More students compete over title of student ambassador
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More students compete over title of student ambassador
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  • 승인 2010.03.29 12:59
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Competition to become a student ambassador for companies, banks or department stores has become tougher among undergraduates, and efforts by corporations to attract candidates have also increased.
Shinhan Bank, the first corporation to recruit student ambassadors, chose only 100 of 3,417 applicants in 2010, its 12th year of the program. Busan Bank’s 20 spots drew 633 applications in its fourth annual recruitment.
Student ambassadors help publicize a corporation, enabling companies to promote themselves as friendly and accessible to customers of any age group.
This year, Daegu Bank also adopted a student ambassador program.
“We are recruiting student ambassadors because we can listen to various opinions about our bank from the students who live in our district and apply them to our management,” said Hwang Dong-hwan, deputy department head of Daegu Bank’s Public Institutional Banking Financial Division. “Publicizing our bank is the most prominent factor in recruiting student ambassadors,” said Hwang.
In return, the ambassadors form a strong human network with students from other schools, meet prominent figures, receive a monthly salary and possibly visit an overseas branch to learn about overseas operations
This year, competition was high at Shinhan Bank.
Yun Je-sung, the bank’s public relations manager, believes the benefits of being a student ambassador caused the rise in the number of applicants.
Different from internships that require students to work full time daily, student ambassadors only take on short-term activities but are guaranteed a similar experience.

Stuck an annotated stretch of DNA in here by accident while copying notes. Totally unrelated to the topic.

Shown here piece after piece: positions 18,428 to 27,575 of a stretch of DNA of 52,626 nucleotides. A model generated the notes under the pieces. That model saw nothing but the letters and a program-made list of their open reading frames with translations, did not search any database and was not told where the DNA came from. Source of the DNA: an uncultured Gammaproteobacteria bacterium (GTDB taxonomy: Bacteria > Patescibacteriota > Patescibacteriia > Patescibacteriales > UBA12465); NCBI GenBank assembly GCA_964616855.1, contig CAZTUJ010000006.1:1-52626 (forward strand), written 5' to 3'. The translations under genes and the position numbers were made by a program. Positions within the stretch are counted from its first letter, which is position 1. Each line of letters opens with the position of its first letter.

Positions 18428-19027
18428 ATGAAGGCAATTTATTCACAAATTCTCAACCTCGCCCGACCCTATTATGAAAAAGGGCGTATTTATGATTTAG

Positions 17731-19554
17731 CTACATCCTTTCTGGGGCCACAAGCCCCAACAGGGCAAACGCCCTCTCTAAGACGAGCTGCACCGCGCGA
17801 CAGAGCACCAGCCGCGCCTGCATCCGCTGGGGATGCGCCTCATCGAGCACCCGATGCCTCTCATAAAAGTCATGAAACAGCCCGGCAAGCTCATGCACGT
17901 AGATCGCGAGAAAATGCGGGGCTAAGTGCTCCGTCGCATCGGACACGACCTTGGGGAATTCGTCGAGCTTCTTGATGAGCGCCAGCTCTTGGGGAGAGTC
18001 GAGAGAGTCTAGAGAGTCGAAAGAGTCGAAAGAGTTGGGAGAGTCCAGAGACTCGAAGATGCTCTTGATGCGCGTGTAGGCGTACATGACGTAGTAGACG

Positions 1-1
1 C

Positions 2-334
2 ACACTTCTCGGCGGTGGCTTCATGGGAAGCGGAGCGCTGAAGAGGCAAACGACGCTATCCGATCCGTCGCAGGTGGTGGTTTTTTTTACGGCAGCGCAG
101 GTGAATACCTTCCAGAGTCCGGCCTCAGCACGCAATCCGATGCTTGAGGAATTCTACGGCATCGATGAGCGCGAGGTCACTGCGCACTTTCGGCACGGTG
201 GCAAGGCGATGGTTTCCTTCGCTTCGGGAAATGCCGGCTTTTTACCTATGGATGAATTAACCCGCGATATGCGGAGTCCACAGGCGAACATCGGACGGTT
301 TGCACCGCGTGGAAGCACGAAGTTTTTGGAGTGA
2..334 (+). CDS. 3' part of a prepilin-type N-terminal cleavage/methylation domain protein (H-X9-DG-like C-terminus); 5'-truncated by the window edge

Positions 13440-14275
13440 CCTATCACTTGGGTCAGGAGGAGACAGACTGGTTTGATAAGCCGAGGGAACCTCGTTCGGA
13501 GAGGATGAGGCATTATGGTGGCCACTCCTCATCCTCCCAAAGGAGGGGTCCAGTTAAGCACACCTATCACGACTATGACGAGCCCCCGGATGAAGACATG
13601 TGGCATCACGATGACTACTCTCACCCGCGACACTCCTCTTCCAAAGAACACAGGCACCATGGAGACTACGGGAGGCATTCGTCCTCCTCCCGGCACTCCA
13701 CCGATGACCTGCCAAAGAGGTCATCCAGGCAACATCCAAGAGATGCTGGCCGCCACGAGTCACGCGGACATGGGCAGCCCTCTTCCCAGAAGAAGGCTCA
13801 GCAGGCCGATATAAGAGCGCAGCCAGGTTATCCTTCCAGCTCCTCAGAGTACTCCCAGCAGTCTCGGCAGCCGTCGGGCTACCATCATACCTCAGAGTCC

Selected students attend mandatory lectures on financing and banking and experience the workplace without having to spend an entire day as an intern.
“We have attended special lectures from high-profile figures like the former minister of the Ministry of Culture, Sports, and Tourism and the Ministry of Knowledge Economics,” said Song Min-chul (Seoul National University, 3) a former student ambassador for Aekyung and currently the fifth student ambassador for Korea Forum for Progress.
The chance to meet new people and form relationships is another attractive factor.
“For me, a student at a women’s university, I usually do not have the chance to meet men and work with them. However, as a student ambassador I can interact with so many different people, including men, across the country. I learn how different men are from women when working with them,” said Kim Min-ju (Politics and Diplomacy, 2), a student ambassador for Shinhan Bank.
As part of their training, student ambassadors are asked to come up with ideas to publicize the company and then start the project themselves. This teaches them to work independently. Furthermore, qualified students are also given a leg up if they want to work for the company.
“We give information about trained student ambassadors to the personnel department, and their former activities are considered in the employment process,” said Yun. 
The coveted titles are granted to those undergraduates who have contributed to society and proven their creativity.
“Because students have to come up with their own ideas about how to publicize our bank and make a project themselves, we consider creativity one of the most important characteristics of student ambassadors. GPA is barely considered,” said  Busan Bank’s regional cultural publicity team, Kim Ji-hyun. “Skills in Web-designing or other computer related programs are always a plus.”

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